Swimming movements normally continued in ciliates, and often in flagellates, after they had stuck ; writhing or euglenoid movements were often made by euglenoid flagellates at this stage. There was no evidence of any rapidly spreading paralysis. Adhesion was by the flagella and cilia, and it appeared that this adhesion would explain the limitation of the movements of the prey in the early stages of captivity. Flagellates and ciliates which had broken loose often had small beads or droplets on the flagella or cilia which had been held fast. Sometimes they swam away, but usually their swimming movements were abnormal, and sometimes they stopped moving.

Outgrowth of membranous funnels

Stages in the engulfment of prey are illustrated in Text-fig. 1. Outgrowth of a membranous funnel only occurred soon after the prey had touched the body surface (excluding the axopods) of the heliozoon, or the thickened base of an axopod. Thus it was often delayed for flagellates, but with ciliates it often happened very quickly after first contact of prey with predator. Outgrowth sometimes happened even if the ciliate was moving very fast and failed to stick; and sometimes a series of collisions provoked the formation of numerous unsuccessful funnels.

Text-fig. 1.

Diagrams showing the capture of (a) Tetrahymena pyriformis, (b) Astasia langa, and (c) Chlamydomonas pulsatilla, by Actinophrys sol.

Text-fig. 1.

Diagrams showing the capture of (a) Tetrahymena pyriformis, (b) Astasia langa, and (c) Chlamydomonas pulsatilla, by Actinophrys sol.

All the species of flagellates mentioned as test food were at some time eaten by Actinophrys sol. Of the ciliates, Colpoda cucullas was captured most readily, probably because it is a rather weak swimmer. Of the flagellates, Chlamydomonas globosa was only occasionally eaten; it stuck to the axopods but usually failed to move along them, so that no funnels grew out.

Food vacuoles

As soon as a funnel had closed to form a food vacuole, the prey became more active, probably because it was no longer held by an axopod. Ciliates turned round and round, and flagellates writhed. Movements of the prey continued for a period ranging from a few minutes to half an hour ; and the contractile vacuole of the prey was seen to continue operating. Ultimately all activity ceased, and the surface membrane of the prey suddenly disintegrated.

Meanwhile the food vacuole was drawn closer to the body of the Actinophrys and became partly embedded in it Small protuberances grew out from the outer edge of the food vacuole.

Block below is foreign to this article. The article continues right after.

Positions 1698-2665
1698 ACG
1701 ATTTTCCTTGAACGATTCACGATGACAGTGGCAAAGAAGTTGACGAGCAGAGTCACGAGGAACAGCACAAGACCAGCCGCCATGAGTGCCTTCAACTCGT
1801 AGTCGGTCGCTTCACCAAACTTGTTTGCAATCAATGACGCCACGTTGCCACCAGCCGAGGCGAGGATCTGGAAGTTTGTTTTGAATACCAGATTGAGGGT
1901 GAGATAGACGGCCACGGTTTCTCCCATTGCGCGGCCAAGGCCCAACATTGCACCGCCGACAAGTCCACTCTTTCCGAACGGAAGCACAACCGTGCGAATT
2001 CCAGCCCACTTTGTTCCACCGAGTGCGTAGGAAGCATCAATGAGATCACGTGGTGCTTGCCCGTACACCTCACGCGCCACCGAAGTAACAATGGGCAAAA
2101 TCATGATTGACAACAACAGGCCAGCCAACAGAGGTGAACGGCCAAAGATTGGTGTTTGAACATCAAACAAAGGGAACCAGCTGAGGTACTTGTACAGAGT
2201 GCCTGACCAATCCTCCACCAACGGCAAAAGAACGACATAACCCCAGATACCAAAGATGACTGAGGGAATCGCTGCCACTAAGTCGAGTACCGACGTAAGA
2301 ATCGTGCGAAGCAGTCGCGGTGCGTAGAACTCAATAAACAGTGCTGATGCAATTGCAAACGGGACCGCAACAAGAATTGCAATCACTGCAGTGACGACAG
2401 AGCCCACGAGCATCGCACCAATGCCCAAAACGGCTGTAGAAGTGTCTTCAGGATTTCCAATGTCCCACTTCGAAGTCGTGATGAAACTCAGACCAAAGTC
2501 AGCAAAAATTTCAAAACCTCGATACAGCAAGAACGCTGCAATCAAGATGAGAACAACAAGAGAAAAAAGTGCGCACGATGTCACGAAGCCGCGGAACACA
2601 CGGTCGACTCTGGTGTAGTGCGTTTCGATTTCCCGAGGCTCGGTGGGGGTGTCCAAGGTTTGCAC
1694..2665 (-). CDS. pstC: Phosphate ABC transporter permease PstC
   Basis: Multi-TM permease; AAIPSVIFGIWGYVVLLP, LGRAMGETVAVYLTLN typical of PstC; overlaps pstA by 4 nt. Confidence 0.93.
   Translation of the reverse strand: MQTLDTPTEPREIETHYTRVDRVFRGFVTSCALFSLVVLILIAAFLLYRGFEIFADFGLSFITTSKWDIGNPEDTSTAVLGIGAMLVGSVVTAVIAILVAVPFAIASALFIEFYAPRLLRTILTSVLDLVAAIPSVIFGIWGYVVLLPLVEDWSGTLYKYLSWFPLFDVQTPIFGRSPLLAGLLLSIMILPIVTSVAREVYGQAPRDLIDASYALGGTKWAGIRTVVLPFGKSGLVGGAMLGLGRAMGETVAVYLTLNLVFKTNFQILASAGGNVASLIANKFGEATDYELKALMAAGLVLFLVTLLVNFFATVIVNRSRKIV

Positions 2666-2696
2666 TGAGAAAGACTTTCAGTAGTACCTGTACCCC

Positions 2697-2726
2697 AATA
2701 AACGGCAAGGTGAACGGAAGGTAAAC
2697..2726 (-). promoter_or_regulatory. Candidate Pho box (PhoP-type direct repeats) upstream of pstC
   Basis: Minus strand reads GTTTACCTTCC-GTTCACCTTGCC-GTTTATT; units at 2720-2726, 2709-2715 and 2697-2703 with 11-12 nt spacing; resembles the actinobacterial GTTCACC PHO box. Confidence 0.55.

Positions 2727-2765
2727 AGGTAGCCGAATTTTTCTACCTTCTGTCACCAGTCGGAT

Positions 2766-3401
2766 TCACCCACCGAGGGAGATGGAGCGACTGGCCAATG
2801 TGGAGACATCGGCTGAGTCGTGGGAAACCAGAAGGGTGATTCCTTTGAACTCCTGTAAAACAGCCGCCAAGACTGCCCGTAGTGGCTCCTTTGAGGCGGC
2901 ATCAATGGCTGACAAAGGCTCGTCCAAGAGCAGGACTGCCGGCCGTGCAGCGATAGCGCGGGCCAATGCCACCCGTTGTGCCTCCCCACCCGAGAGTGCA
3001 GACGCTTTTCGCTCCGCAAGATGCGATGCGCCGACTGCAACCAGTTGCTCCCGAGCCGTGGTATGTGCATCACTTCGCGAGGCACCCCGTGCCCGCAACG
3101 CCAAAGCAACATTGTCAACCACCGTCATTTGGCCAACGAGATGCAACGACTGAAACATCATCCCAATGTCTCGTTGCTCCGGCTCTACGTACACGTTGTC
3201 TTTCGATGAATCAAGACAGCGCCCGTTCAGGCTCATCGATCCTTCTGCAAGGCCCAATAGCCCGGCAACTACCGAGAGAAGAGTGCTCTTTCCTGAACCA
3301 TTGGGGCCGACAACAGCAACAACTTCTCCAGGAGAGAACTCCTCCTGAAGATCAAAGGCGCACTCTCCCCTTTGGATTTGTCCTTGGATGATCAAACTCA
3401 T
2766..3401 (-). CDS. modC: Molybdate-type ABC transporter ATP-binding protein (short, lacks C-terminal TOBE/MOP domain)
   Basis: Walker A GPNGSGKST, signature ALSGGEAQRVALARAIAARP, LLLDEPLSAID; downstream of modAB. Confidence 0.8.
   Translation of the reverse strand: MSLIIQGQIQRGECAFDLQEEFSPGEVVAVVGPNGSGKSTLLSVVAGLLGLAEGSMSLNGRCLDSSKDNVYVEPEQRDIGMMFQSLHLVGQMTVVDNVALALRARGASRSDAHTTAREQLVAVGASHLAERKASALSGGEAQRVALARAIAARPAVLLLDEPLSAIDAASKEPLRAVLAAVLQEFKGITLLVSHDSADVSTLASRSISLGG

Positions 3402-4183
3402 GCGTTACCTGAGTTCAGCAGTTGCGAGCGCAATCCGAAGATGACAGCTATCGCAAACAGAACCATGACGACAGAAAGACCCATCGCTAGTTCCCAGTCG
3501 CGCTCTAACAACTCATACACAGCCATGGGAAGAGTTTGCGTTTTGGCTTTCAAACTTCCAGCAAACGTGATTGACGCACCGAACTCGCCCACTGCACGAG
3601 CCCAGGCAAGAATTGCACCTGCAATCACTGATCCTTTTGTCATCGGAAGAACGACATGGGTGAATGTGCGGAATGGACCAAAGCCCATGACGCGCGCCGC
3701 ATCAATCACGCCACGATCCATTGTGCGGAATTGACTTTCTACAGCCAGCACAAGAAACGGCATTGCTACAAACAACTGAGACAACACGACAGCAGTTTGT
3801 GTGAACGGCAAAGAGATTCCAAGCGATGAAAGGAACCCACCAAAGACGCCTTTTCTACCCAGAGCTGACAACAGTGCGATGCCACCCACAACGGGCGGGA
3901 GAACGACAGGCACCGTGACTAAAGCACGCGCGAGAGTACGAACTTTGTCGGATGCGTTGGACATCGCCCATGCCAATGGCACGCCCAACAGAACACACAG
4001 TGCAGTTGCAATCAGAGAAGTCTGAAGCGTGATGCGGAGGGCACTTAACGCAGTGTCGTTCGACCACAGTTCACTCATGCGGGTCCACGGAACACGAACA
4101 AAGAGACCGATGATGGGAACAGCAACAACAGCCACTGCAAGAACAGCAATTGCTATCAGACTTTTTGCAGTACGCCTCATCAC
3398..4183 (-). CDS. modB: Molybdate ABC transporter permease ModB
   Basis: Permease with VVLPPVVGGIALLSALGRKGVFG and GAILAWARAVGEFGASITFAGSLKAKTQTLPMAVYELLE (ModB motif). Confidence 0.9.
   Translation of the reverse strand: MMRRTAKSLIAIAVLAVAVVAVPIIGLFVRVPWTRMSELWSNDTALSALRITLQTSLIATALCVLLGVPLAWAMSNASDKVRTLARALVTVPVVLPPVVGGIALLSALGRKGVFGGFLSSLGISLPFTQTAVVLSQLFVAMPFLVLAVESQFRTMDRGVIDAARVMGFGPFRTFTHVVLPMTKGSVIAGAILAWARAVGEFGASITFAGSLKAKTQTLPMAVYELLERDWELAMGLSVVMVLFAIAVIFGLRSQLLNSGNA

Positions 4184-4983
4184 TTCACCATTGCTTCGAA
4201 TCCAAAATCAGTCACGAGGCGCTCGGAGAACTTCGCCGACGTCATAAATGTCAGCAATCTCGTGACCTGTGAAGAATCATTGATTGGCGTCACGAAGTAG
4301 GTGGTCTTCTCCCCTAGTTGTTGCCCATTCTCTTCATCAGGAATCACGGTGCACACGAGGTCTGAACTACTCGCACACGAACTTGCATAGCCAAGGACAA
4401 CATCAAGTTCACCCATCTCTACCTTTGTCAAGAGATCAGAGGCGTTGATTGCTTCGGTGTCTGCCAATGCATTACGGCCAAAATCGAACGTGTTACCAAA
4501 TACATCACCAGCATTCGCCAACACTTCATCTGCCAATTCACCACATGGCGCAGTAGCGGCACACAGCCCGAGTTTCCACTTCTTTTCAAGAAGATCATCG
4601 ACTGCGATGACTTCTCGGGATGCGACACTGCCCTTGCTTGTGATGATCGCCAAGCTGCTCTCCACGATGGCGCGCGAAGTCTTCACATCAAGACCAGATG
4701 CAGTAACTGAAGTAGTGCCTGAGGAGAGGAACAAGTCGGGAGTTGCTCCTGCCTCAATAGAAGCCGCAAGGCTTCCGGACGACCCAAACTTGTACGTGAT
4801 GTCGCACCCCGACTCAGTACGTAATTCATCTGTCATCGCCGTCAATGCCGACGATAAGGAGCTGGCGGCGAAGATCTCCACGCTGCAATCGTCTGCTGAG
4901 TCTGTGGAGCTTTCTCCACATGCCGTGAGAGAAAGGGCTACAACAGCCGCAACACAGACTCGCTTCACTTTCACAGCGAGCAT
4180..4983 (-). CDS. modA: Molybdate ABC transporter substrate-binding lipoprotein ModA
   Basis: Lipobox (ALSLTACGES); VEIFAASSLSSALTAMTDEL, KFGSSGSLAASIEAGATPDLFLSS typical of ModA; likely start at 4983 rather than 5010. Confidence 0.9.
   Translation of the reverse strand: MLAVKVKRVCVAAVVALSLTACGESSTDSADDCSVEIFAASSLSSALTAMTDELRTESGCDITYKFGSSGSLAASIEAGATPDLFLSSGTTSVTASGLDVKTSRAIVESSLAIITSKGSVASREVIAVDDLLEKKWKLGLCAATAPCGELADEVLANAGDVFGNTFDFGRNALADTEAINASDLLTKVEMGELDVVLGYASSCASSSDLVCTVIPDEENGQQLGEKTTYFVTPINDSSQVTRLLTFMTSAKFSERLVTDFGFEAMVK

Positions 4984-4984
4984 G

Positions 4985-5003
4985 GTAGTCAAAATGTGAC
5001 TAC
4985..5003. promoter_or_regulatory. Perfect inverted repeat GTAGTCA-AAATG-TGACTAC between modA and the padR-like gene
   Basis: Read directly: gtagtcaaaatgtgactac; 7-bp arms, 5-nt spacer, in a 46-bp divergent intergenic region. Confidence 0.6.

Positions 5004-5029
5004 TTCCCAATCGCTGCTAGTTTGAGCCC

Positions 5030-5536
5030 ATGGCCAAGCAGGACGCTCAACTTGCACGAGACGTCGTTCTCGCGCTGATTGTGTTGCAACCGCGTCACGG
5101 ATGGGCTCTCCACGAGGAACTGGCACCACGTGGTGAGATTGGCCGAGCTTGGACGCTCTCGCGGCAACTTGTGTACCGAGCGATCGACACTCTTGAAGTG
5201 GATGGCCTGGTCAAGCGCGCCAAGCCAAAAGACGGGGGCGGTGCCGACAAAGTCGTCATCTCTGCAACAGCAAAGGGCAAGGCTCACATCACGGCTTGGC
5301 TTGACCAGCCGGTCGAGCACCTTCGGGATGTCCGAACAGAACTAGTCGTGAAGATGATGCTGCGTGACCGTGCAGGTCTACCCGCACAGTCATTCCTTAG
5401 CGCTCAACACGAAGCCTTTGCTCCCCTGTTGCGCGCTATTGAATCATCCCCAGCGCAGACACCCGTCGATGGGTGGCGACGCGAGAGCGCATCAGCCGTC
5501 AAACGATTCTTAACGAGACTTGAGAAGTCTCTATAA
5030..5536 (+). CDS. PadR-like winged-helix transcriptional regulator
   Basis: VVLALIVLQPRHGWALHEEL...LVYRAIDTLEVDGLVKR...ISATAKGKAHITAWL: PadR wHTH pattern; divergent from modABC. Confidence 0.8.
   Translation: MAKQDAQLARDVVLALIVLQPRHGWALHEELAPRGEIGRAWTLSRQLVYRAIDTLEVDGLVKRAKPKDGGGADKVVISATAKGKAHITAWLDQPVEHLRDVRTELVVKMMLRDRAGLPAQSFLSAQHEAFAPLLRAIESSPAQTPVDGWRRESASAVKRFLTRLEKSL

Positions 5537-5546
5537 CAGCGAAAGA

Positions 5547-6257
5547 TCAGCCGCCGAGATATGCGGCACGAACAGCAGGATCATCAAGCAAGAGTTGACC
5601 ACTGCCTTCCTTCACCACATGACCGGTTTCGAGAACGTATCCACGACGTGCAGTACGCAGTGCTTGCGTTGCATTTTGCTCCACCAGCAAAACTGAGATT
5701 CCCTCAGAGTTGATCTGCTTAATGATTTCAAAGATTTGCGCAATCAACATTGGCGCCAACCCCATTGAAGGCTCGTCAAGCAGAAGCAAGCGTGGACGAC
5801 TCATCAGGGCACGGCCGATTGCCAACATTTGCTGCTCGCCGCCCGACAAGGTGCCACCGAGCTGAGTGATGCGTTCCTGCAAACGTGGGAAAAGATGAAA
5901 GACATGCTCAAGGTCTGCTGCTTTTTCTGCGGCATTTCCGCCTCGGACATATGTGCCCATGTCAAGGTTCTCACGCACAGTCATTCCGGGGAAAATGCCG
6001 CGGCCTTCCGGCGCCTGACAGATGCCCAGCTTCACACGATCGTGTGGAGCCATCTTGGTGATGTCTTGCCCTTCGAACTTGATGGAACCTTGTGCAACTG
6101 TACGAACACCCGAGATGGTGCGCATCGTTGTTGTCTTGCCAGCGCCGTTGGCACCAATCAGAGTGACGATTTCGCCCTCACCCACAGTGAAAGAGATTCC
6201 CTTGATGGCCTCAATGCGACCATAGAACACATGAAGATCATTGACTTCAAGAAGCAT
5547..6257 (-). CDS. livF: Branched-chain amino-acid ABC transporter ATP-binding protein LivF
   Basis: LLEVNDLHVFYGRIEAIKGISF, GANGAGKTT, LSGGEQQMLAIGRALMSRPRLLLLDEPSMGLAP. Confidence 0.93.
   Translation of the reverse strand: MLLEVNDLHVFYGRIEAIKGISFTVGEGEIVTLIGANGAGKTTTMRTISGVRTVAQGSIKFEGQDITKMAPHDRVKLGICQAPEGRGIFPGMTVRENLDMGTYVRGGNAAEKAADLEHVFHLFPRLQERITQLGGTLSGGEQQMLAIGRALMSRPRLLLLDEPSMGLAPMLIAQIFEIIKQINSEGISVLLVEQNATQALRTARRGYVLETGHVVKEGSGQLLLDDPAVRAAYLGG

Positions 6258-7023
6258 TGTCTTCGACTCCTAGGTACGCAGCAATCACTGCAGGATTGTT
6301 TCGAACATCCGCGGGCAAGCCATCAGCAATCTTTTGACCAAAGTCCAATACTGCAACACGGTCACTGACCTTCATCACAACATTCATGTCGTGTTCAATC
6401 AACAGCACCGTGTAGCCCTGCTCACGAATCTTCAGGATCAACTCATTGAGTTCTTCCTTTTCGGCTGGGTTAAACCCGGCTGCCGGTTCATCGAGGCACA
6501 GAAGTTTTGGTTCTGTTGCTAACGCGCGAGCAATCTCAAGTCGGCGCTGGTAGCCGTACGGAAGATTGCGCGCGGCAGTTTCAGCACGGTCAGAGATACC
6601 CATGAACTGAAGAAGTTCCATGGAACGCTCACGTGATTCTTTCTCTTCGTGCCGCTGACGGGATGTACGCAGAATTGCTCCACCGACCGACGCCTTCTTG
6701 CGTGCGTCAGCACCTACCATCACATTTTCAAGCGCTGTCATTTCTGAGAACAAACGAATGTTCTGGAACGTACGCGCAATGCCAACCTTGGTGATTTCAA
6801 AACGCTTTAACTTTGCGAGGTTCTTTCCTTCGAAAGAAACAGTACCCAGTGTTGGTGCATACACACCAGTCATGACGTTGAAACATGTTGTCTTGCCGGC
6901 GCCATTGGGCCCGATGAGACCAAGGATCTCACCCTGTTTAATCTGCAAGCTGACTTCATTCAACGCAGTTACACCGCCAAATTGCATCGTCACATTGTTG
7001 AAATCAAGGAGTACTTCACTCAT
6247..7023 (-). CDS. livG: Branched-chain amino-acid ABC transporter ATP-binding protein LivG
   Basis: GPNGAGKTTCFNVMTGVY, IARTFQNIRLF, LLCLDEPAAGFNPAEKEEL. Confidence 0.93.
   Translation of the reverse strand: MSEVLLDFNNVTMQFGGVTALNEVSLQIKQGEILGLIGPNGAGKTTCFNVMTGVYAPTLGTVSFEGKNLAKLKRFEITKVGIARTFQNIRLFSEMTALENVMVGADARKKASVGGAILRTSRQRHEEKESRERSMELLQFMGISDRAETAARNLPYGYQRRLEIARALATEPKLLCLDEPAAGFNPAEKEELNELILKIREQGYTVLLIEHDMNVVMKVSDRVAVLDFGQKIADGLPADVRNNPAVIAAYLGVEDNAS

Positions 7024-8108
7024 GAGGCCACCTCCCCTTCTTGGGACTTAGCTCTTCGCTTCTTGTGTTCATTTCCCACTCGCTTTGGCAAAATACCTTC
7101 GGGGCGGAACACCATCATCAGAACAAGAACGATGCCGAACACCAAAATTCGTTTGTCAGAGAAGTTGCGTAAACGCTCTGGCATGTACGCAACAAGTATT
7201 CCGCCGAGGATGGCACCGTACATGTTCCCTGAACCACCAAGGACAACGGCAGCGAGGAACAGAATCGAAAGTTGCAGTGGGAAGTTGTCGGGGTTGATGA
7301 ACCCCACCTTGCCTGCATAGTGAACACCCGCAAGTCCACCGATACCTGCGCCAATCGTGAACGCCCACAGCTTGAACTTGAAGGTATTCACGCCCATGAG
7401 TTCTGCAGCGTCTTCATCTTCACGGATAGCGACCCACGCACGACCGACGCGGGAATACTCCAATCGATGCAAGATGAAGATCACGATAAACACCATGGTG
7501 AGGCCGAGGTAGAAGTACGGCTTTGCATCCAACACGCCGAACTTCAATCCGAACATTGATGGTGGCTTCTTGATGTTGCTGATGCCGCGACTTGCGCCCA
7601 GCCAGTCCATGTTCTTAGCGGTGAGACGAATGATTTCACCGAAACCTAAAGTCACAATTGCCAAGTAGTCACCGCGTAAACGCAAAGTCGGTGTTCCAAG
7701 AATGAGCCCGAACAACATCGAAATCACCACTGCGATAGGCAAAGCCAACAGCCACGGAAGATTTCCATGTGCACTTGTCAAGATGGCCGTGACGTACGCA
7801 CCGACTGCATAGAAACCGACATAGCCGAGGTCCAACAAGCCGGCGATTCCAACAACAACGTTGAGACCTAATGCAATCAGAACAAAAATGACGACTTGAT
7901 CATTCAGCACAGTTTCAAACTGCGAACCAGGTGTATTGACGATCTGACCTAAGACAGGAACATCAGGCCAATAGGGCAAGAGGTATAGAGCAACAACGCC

General methods

Actinophrys was mounted in a hanging drop of its own culture medium, sealed from evaporation with mineral oil (Boots’s medicinal paraffin BP). A de Fonbrune micromanipulator and microforge were used. Pipettes normally had an internal diameter of 1–2 μ. Test solutions were made in Bristol tap water.

Results

If a glass probe or a micropipette filled with tap water was placed with the tip in contact with the body surface or with an axopod base, it was usually held immediately as though stuck. Within a minute or two a small cup grew out around it, investing it closely (Text-fig. 3). The cup then withdrew, and the instrument was usually released within 10–20 min. Sometimes a vacuole was formed by closure of the cytoplasmic cup, and this was absorbed into the body.

Text-fig. 3.

Diagram showing the effects of (a) contact with a glass probe at the body surface, and irrigation with (b) 0·05 % γ-globulms, (c) 5 % serum albumin fraction V, and (d) 1 % egg albumin (flake), in four separate experiments.

Text-fig. 3.

Diagram showing the effects of (a) contact with a glass probe at the body surface, and irrigation with (b) 0·05 % γ-globulms, (c) 5 % serum albumin fraction V, and (d) 1 % egg albumin (flake), in four separate experiments.

In many cases if an axopod was stroked there was a slight spreading of the base, with formation of lobes and protuberances and sometimes the appearance of small vacuoles. This response was much more easily elicited by mechanical stimulation of the proximal half of an axopod; usually mechanical stimulation of the distal half had little or no effect.